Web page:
Labour also messed up the implementation of the Local Housing Allowance because they overly complicated a simple proposal, to publicise the local reference figures and let tenants keep the difference. The “Broad Market Rental Arears” were too big. Rents in the areas surrounding the shires, were forced up but those in the main town were left facing rent restrictions. This also happened in London, with lower rent areas such as Brent being paired with Hammersmith, forcing rents up in Brent but not sufficiently covering rent levels in Hammersmith. The proposed changes are not the solution. The poorest are being expected to pay for the errors of the previous administration.

The future of housing - ultra high density

When implemented, these changes to Housing Benefit are estimated to cut benefits to 936,960 of the 939,220 local housing allowance claimants. Families will be hit with the highest cuts, with an average reduction of £600 per year. To top of all of those cuts, those who are unable to find a job within a year face a further cut in their Housing Benefit of 10%. Again this will hit families the hardest.

Meanwhile for the first time since 1945, there will be no direct funding of social housing in England.

Claimants will also have to face changes to their Council Tax Benefit. The budget for Council Tax Benefits, already a poorly claimed benefit has been cut by 10% from £12billion to £10.8 billion. It will also no longer be a nationally legislated benefit, the Chancellor said “it will be localised”.

Despite a strict legislative framework and a great deal of DWP guidance on the workings of Housing and Council Tax Benefits, how these benefits are implemented locally already varies Borough to Borough, due to different interpretations of regulations and highly varied levels of understanding about the law arising from different training priorities.

Now that Council Tax Benefits are going to be localised expect some Councils to demand not just breakdowns of income before granting rebates but also some assessors making value judgements about your expenditure. This already happens with Discretionary Housing Payments, at almost every local authority, despite advice from the DWP not to do this.

At the moment those on very low incomes or on a “passported benefit” (income support, income based Employment Support Allowance /Jobseekers Allowance or the Guarantee element of Pension Credit) do not pay Council Tax. Once localised, some Councils to spread their funding could unless Parliament says otherwise expect them to make a minimum contribution. It is the 20% minimum contribution that broke the Community Charge.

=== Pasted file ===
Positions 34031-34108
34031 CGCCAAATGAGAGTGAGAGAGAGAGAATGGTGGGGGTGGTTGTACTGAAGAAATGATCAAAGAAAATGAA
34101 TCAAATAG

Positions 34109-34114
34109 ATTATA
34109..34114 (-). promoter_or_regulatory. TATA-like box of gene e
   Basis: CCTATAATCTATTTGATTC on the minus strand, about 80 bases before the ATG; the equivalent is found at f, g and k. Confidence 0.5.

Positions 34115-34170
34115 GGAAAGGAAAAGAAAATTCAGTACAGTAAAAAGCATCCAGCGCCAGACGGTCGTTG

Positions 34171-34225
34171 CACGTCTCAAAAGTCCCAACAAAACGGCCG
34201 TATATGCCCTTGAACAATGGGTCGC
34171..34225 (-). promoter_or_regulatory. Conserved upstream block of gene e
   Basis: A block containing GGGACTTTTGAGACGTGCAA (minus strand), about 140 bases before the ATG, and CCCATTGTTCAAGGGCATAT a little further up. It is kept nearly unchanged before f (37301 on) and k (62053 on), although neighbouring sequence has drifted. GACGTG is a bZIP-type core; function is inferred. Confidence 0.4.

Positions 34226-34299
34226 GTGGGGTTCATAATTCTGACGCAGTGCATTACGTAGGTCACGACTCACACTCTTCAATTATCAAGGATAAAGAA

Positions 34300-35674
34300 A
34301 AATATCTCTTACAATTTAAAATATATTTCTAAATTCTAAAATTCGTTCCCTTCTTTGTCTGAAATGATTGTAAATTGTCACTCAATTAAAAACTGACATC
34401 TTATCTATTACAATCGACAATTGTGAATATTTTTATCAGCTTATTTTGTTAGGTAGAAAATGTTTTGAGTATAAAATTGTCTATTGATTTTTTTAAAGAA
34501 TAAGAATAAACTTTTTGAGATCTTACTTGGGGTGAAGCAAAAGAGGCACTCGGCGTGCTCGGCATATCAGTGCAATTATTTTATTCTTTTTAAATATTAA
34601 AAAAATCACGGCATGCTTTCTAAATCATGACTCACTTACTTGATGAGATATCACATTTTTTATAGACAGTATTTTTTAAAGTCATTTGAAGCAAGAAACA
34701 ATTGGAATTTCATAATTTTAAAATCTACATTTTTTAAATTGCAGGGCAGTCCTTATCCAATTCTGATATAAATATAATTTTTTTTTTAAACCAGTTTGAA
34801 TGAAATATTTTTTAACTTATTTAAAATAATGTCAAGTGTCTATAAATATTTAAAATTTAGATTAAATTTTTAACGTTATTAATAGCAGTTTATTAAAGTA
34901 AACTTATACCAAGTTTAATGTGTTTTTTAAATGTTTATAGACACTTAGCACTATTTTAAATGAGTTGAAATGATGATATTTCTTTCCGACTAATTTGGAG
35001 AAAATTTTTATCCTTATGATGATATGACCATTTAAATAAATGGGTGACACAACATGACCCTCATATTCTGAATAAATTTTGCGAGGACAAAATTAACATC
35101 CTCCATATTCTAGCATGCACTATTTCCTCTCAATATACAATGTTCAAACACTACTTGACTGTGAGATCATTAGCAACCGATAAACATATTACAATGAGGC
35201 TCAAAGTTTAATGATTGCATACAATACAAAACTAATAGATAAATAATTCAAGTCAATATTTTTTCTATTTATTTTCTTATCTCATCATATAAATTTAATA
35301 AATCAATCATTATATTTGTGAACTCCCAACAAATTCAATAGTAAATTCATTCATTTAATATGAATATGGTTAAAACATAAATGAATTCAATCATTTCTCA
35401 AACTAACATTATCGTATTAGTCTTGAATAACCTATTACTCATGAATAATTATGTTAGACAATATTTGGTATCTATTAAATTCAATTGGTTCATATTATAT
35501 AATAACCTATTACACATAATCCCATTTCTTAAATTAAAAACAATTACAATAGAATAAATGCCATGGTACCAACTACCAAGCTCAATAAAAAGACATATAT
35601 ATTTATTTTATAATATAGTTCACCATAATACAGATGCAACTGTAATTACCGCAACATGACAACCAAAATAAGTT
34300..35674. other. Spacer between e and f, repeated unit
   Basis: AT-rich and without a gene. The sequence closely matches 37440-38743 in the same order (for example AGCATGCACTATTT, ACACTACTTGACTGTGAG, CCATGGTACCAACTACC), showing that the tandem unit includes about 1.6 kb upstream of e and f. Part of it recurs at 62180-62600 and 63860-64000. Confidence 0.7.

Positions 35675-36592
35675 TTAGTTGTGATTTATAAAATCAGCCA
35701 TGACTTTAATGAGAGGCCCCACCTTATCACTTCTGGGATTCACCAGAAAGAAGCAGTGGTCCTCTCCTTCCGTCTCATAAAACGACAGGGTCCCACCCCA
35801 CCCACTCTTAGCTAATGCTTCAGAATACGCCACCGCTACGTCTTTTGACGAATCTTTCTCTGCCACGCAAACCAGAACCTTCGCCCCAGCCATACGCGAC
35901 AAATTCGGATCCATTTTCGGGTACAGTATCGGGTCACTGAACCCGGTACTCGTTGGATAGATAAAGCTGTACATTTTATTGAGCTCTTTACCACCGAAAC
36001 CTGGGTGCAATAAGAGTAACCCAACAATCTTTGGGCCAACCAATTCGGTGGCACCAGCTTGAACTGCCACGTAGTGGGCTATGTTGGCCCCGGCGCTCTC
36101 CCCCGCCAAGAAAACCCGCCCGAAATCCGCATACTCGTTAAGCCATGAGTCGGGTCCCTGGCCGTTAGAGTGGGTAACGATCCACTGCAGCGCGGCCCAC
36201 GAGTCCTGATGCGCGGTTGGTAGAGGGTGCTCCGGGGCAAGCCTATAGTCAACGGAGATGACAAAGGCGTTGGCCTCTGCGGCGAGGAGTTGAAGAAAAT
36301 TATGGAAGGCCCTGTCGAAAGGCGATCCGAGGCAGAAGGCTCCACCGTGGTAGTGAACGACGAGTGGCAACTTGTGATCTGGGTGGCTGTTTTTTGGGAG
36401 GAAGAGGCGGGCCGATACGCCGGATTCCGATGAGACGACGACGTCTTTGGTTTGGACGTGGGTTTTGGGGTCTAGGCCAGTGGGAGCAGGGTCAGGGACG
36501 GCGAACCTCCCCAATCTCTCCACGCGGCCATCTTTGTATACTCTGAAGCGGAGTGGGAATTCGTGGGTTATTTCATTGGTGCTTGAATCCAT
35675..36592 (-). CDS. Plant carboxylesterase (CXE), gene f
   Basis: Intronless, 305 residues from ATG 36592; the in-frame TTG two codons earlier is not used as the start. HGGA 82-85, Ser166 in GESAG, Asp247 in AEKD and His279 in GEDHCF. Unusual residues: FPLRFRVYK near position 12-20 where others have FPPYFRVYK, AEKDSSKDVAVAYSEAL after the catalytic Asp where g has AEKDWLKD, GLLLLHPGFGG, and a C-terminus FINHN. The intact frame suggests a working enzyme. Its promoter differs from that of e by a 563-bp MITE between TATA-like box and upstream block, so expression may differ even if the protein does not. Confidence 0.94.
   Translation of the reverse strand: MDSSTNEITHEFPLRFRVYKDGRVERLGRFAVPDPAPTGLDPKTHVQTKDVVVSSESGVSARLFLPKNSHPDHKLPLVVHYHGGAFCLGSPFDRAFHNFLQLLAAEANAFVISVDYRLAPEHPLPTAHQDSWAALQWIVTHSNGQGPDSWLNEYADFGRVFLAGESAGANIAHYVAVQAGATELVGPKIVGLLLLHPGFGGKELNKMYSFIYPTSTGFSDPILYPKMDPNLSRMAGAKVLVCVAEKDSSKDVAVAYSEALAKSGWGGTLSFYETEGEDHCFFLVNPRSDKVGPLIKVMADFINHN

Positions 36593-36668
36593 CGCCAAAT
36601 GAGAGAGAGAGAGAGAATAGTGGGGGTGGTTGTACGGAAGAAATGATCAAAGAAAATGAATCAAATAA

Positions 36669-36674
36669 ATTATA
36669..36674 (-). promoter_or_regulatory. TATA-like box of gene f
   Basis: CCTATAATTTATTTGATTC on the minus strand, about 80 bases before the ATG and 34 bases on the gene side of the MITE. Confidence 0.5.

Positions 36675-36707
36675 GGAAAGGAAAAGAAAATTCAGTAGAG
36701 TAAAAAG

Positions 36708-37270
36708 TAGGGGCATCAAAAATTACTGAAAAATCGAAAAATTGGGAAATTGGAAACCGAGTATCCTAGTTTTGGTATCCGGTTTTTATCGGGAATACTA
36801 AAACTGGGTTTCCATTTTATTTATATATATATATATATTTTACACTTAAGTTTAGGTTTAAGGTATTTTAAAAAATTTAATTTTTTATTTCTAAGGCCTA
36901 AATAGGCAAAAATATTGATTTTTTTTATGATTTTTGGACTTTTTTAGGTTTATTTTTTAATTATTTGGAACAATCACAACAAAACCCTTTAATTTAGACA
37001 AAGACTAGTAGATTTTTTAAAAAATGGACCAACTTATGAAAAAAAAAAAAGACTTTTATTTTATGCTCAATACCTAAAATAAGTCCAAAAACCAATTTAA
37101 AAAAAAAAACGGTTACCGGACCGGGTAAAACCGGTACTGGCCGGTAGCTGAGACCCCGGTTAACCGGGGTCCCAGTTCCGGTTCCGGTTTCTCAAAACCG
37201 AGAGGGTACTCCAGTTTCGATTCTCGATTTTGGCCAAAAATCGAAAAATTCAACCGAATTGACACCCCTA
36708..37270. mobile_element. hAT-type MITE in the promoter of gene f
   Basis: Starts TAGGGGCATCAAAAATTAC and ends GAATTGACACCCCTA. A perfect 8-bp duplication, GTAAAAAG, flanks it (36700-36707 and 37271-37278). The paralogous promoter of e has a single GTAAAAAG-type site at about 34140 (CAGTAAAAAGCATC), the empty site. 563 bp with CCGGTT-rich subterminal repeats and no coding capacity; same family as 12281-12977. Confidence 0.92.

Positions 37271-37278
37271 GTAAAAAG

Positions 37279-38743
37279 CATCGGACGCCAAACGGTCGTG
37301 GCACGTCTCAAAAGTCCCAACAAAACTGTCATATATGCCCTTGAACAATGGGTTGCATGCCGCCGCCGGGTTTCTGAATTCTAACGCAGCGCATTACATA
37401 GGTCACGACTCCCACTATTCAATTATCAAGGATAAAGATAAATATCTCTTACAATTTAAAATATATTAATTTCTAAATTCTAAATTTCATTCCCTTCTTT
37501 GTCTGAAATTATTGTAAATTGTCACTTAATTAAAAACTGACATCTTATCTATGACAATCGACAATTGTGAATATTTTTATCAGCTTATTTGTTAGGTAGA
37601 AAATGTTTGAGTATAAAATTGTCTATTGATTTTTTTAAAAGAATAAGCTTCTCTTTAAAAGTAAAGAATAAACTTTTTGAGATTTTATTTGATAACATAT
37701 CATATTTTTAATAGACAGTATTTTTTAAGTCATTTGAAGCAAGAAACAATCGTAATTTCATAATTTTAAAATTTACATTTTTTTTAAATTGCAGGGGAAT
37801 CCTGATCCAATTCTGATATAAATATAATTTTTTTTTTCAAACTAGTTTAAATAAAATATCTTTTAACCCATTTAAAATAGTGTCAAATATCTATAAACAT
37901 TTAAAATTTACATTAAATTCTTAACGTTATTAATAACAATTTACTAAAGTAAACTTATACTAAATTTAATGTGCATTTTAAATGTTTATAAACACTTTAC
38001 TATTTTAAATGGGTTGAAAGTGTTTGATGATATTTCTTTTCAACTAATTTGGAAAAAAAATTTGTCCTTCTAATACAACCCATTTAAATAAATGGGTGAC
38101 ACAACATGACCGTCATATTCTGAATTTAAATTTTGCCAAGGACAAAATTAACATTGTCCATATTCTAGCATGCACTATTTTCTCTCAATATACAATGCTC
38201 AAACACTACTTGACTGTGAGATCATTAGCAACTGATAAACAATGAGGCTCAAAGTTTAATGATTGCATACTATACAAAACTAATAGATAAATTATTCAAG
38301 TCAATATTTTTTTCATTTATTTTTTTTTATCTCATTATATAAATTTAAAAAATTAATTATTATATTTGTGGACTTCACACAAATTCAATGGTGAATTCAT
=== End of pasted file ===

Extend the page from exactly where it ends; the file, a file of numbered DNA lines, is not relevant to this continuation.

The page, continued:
After all of this ignominy, benefit claimants will also be subject to potentially unlawful credit referencing. Some of this is already being done. An FOI check with your Council will be able to confirm this. Much of it is unlawful but carried out anyway. Most of it produces false positives that wastes the time of Local Authority and DWP Investigators and causes undue stress to many claimants.

This is going to be intensified. Credit Reference Agencies wil be given a “bounty” if they identify fraudulent claims. The Information Commissioner has already voiced serious concerns as has the Child Poverty Action Group. The political parties seem to have forgotten that the Council Tax was never supposed to be a “poll tax (it was supposed to replace it) and – even more so as a result of the housing benefit changes  – benefit claimants are often going to find themselves in properties that have discrepancies with the credit reference agencies. Benefit claimants are also likely to have defaulted on bills and will not want the added pressure of debt collectors chasing them as  a result of information obtained because they simply claimed benefits that they were entitled to.

Fraud investigators are exempt from the Data Protection Act if they are conducting an investigation into a named individual about whom there is a ‘reasonable suspicion’ that an offence has been committed. Now everyone who claims a benefit will be subject to a data trawl with Credit Reference Agencies expecting a bounty “if they find anything”.

In deciding whether that error was caused by fraud or by error, the claimant will have the right to appeal the decisions of the Council to Appeal Tribunals. The fact that a ‘bounty hunter’ has made the accusation will be a factor that the Tribunal judge will have to take into account.

The appellant is likely to argue that the accusation of fraud has been brought because of the need to maximise their ‘bounty payments’ an the integrity of investigators and the investigation will be questioned.

So much for the coalition wanting to get rid of the “database state”.

The Government is also looking at “streamlining” fraud investigations. With a possibility that investigators will move to the HMRC. The problem is that Local Authority Investigators are far better than their DWP counterparts at finding and prosecuting fraud and the DWP are much better than their counterparts at HMRC. So this change does not even make sense as is the case with the benefit changes as a whole.

It is quite apparent that the Department of Work and Pensions and the Treasury gave Ministers a series of options, some left over from the Labour administration, about which benefits to cut. The Coalition in all of their newness ticked the lot, without any consideration of the wider impacts for homelessness or incentives to return to work.

The opposition to these cuts has been weak at best or appears badly informed. Too much publicity has gone to the whining wealthy as a result of the decision to restrict child benefit to basic rate taxpayers.

These cuts are a knee jerk reaction to tabloid scare stories that will have a much greater impact on society than the few £billion saved and the reality is these savings are unlikely to be achieved. Welfare needs to be reformed but this is not a reform, it is an attack on those who are not “in it together” because they were never “in it” in the first place.